Validated Patterns

Adding htpasswd oAuth provider to HCP clusters

by Jonny Rickard
February 7, 2024
patterns how-to

Configure HTPasswd OAuth provider for hosted clusters


In this blog, we’re going to configure our hosted cluster to use htpasswd as its authentication provider.

There are several reasons that we would want to do this, but usually it comes down to understanding that the kubeadmin/root users aren’t the right way to do things. HTPasswd is a simple but effective way to centrally manage users and provide access to cluster resources when bound to the proper RBAC. In a traditional OpenShift deployment the configuration of the htpasswd oauth is well documented, but with hosted control planes we have to dig a little bit for the answer. This blog walks through the configuration of the oauth provider, and also provids ways that you can verify the configuration works as intended.


The procedures in this blog have been tested against OpenShift 4.13 and 4.14 hostedclusters.

This blog assumes that you have the following binaries installed on your machine:

  • hcp | Creating and managing hosted clusters
  • htpasswd | Creating and managing htpasswd configurations
  • oc | Interacting with your OpenShift cluster

Warning: When you add an idp configuration the kubeadmin password is no longer available. So if you forget the password that you created or you want that level of permissions you will need to generate and use the kubeconfig:

Getting Started

NOTE: The following steps should be performed on the HyperShift management cluster

Create the kubeconfig for the hosted cluster

hcp create kubeconfig –name <clusterName> > /tmp/<clusterName>.kube

export KUBECONFIG=/tmp/<cluserName>.kube

First, using the htpasswd cli we need to create an htpasswd configuration with our users and their passwords.

htpasswd -Bbc htpasswd.users admin password

We’re creating a file called htpasswd.users and adding a user called admin with the password of password.

Next, we need to create a secret in the same namespace as the hostedcluster resource.

The default namespace is clusters

There is no required naming convention. However, for the sake of future you and others on your team that may be configuring their clusters with htpasswd appending the cluster name to the end of the secret is a simple and effective way to associate the secret to the hostedcluster.

Create the secret for your hostedcluster

oc create secret generic htpasswd-<clusterName> –from-file=htpasswd=./htpaaswd.users -n clusters

Now we need to update the hostedcluster resource with the htpasswd OAuth provider:

Apply OAuth configuration to hostedcluster resource

oc edit hostedcluster <clustername> -n clusters

Add the following to the hostedcluster resource:

      - htpasswd:
            name: htpasswd-<clusterName> #secret name
        mappingMethod: claim
        name: htpasswd   #name of the oAuth entry
        type: HTPasswd

You can verify that the configuration is picking up the change correctly by looking at the pod status in clusters-

Notice the time that the pods have been running, if you see that they have recently been restarted and are without error then this is a good indication that the configuration has been applied correctly.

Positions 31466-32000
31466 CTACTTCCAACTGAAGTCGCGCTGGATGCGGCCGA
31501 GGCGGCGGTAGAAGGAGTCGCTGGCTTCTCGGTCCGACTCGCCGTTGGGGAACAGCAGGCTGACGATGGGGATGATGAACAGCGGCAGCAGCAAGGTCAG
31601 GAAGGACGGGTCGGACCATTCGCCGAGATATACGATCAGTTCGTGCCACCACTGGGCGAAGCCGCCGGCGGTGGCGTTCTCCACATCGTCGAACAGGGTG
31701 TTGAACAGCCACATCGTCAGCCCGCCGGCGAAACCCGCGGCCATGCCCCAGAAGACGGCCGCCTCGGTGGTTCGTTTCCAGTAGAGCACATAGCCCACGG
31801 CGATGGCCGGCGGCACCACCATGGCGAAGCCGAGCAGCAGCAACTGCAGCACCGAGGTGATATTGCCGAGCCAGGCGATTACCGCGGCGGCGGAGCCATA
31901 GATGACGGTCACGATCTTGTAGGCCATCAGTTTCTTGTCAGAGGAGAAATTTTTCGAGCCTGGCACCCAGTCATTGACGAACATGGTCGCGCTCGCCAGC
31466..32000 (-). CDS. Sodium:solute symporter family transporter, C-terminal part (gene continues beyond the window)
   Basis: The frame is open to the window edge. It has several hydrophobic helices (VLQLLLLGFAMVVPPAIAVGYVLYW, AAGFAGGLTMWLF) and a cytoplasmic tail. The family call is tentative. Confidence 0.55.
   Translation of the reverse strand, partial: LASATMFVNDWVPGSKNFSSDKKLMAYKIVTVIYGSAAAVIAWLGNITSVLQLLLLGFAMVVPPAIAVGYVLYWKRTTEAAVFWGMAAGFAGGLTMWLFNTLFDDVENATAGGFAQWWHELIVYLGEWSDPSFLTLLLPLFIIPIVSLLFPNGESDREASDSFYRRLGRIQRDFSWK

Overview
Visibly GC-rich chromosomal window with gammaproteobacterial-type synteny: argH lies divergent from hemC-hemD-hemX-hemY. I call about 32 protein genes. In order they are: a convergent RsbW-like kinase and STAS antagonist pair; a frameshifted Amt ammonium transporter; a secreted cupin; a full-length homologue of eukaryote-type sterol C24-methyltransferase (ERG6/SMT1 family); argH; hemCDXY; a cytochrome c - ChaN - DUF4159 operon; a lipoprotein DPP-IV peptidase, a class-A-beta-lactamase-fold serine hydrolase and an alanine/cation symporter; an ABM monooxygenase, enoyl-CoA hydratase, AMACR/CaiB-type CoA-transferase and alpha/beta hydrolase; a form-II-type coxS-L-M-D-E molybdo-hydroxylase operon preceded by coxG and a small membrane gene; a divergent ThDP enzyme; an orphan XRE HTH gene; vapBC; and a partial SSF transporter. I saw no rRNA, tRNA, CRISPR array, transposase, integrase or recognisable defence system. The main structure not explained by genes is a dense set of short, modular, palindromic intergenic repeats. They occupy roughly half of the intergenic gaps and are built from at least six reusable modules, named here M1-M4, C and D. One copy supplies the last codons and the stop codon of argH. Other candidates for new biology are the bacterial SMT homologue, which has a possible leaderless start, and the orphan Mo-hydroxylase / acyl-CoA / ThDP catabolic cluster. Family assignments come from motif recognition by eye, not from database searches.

oc get pods -n clusters-demo

oauth-openshift-54bc55789b-5j854                      2/2     Running   0          58s
oauth-openshift-54bc55789b-g6bls                      1/2     Running   0          26s
oauth-openshift-54bc55789b-jtf5m                      2/2     Running   0          91s


WARNING: The following steps are to be performed on the hostedcluster

Login using the credentials we created earlier. You can either login to the hosted cluster openshift console or to the api server.

Something to be aware of: When using the openshfit console the htpasswd provider will not be presented as a choice for logging in. This is because the kubeadmin user/password is removed when the IDP is updated.

api server login example:

hcp create kubeconfig –name <clusterName> > /tmp/<clusterName>.kube

export KUBECONFIG=/tmp/<clusterName>.kube

oc login $(oc whoami –show-server) -u admin -p password

Apply RBAC to configured user(s)

You may notice that your user doesn’t really have any permissions to the cluster. You will need to grant permissions to the user by applying a Role or ClusterRole. In this example, we are giving our adming user the cluster-admin clusterRole.

NOTE: You will likely not have admin access to your cluster so you will need to create and export the kubeconfig for your hosted cluster to apply the RBAC to your user

oc adm policy add-cluster-role-to-user cluster-admin admin

Once you have logged in using the htpasswd idp you can view the users and identities that OpenShift is aware of:

 oc get identity,users
NAME                                        IDP NAME   IDP USER NAME   USER NAME   USER UID   htpasswd   admin           admin       25dfddc5-66b4-47c2-8ba2-7b54b72eda04

NAME                           UID                                    FULL NAME   IDENTITIES   25dfddc5-66b4-47c2-8ba2-7b54b72eda04               htpasswd:admin


That’s it! We took our out of the box hostedcluster and applied an HTPasswd OAuth provider and then applied a clusterRole to it. This is a simple approach for you and your team to share a cluster without having to share the kubeadmin username. Alternatively, if you wanted to use other OIDC authenticators like GitHub, Google ..etc you could follow along with the flow from this blog to accomplish.